I had to earn my “stripes” in ICU. After I graduated from nursing school, the “big” hospitals wouldn’t take me into the ICU, as I had no experience as an ICU nurse. Back in the early 1980s, there was no such thing as an internship program.
I desperately wanted to become an ICU nurse. So a small-town county hospital took me in. It was a six-bed “ICU,” and I slowly learned the basics of ICU nursing. The county hospital sent me on a 60-hour hemodynamics class, which opened up my eyes even more! After one year at this hospital, I was ready to spread my wings.
I applied to the big hospital, big city ICU. And they took me in. The orientation was four weeks. 16 beds. Ventilators, EKG monitors, nurses in light blue scrubs, code blue’s, computers. I was in awe.
Eventually, I worked and assisted physicians and respiratory therapists in intubating patients, inserting central lines, Swan-Ganz monitoring, learning about pulmonary capillary wedge pressure (PCWP) and fluid overload, and deadly arrhythmias.
But there was one ICU nurse who I instinctively knew I must gravitate towards.
Carolyn. She had a “glow” about her. She had wisdom and knowledge. She was calm but a strong force. She was kind but direct. She explained arrhythmias and irregular EKGs to me. But she taught me with kindness and patience. She was never condescending. Never a bully. Never a “know it all.”
She challenged upper management and physicians for the sake of our patients and for the sake of us fellow nurses.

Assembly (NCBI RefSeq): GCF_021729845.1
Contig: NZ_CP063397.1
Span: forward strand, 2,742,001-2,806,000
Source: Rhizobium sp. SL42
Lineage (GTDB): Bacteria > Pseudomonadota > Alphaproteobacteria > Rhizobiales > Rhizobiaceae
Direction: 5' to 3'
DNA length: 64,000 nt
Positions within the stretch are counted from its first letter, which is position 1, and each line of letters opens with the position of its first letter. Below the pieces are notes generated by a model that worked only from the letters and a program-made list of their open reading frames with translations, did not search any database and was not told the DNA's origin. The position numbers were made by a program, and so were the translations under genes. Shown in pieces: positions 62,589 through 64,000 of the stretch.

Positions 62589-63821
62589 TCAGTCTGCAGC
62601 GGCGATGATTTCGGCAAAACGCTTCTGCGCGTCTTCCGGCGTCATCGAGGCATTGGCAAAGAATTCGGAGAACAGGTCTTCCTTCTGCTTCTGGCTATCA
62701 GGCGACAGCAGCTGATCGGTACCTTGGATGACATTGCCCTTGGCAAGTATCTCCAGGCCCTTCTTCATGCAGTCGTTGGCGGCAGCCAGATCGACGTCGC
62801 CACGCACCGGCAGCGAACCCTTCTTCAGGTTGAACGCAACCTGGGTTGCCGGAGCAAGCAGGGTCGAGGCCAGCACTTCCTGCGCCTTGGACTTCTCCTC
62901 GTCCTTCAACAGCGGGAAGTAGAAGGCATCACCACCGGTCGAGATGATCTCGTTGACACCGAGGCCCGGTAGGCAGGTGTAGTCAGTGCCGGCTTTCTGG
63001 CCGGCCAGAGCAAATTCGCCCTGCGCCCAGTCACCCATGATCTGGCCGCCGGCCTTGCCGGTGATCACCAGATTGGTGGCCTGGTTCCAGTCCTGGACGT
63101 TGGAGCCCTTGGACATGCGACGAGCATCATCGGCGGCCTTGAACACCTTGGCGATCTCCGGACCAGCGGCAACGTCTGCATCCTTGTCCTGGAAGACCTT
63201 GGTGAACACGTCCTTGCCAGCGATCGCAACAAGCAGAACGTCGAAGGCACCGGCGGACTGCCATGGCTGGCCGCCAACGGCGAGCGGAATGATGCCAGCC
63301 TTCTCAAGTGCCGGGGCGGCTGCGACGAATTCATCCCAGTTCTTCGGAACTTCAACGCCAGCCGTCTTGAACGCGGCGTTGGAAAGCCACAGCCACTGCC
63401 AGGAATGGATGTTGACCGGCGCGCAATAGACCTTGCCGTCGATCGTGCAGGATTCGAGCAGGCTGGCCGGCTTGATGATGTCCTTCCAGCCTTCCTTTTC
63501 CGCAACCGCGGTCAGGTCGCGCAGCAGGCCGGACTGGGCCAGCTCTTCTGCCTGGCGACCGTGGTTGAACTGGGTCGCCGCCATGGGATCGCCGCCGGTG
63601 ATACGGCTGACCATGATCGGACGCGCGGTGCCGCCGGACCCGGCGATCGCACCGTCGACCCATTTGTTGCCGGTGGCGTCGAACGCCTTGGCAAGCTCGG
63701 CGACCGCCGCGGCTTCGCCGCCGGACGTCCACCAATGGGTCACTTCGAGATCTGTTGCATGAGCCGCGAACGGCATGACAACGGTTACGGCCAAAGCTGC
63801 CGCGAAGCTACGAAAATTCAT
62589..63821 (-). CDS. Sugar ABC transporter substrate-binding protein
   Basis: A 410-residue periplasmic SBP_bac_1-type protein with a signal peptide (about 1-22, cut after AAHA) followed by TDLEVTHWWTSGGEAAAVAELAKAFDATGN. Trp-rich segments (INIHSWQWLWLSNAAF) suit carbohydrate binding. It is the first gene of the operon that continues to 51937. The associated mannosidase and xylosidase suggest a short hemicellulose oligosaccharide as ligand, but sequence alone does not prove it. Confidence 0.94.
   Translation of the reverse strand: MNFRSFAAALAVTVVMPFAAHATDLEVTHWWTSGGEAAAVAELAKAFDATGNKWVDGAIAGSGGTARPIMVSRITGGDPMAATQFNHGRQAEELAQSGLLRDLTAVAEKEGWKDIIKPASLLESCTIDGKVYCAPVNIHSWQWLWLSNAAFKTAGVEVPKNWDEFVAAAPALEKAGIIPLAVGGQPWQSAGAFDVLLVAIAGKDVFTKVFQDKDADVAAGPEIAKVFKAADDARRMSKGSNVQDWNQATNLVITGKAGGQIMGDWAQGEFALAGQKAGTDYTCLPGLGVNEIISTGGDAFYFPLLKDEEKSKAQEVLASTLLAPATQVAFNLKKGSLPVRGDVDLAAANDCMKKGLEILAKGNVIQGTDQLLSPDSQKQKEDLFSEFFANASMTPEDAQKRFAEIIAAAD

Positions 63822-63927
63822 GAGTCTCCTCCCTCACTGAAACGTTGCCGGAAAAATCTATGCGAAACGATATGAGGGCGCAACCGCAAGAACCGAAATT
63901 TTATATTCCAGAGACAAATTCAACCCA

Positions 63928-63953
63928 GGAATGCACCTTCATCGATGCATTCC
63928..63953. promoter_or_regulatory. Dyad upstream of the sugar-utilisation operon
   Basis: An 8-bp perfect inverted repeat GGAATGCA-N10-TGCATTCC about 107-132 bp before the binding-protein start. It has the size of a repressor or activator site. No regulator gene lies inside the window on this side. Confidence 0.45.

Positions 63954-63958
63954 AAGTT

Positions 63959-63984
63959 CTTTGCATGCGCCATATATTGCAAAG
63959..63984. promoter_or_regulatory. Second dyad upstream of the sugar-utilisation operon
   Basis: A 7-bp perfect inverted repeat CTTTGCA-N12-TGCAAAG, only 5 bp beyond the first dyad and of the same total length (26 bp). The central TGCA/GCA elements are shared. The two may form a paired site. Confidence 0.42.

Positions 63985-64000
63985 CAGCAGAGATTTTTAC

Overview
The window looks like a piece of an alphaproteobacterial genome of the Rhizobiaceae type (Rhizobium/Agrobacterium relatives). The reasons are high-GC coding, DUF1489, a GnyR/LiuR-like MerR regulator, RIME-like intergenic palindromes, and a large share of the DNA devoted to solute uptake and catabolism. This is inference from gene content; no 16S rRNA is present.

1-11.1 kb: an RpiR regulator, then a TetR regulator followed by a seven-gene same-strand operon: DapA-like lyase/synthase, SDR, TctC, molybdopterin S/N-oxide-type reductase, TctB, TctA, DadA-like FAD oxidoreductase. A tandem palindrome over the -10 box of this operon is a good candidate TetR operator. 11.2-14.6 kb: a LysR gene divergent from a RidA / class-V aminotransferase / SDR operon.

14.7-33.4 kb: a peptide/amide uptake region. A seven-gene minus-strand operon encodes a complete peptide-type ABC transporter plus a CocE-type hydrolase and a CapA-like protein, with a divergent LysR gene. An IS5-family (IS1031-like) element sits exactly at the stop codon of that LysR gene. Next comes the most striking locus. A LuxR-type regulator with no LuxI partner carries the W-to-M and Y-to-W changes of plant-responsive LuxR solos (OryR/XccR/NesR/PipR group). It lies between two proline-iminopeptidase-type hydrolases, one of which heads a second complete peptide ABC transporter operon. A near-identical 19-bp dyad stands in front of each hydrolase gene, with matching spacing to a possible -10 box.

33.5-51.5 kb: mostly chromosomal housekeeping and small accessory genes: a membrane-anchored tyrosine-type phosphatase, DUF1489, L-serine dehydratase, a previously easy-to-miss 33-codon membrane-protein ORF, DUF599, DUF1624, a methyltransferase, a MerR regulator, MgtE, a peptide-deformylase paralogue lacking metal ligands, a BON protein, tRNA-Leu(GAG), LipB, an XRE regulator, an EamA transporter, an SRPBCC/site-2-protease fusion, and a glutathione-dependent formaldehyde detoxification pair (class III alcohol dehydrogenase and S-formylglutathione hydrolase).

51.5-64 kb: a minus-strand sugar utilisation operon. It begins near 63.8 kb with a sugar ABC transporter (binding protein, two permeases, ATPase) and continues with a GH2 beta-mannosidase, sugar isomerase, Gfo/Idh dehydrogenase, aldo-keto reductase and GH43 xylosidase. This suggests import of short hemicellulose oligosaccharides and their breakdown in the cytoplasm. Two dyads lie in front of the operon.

I knew that “when I grew up,” I wanted to be just like her if possible. I adored Carolyn. I loved her dry wit, her intelligence, her spunk. She gladly took us young ones under her wing.
When she clocked out, she had a whole other life. A loving wife and mother to several children, she was the neighborhood mom too.
I’ll never understand how she had so much energy. Her plate was full.
She did finally retire and consumed her time with her family and her grandbabies she adored.
Sadly, we received the news the other day. Her husband tried to wake her up. She was unresponsive. Medics rushed her into the emergency department. She coded several times. She never made it to the ICU. This time as a patient.
There are frequent tears in my eyes. Even writing this. She was the epitome of an ICU nurse. Her intelligence surpassed many. But she was the quiet storm in a chaotic ICU.
Though Carolyn had a heart of gold, her physical heart had taken its toll.
You will always be my hero. My shining star.
Sing with the angels Carolyn, because you were certainly an angel here on earth.
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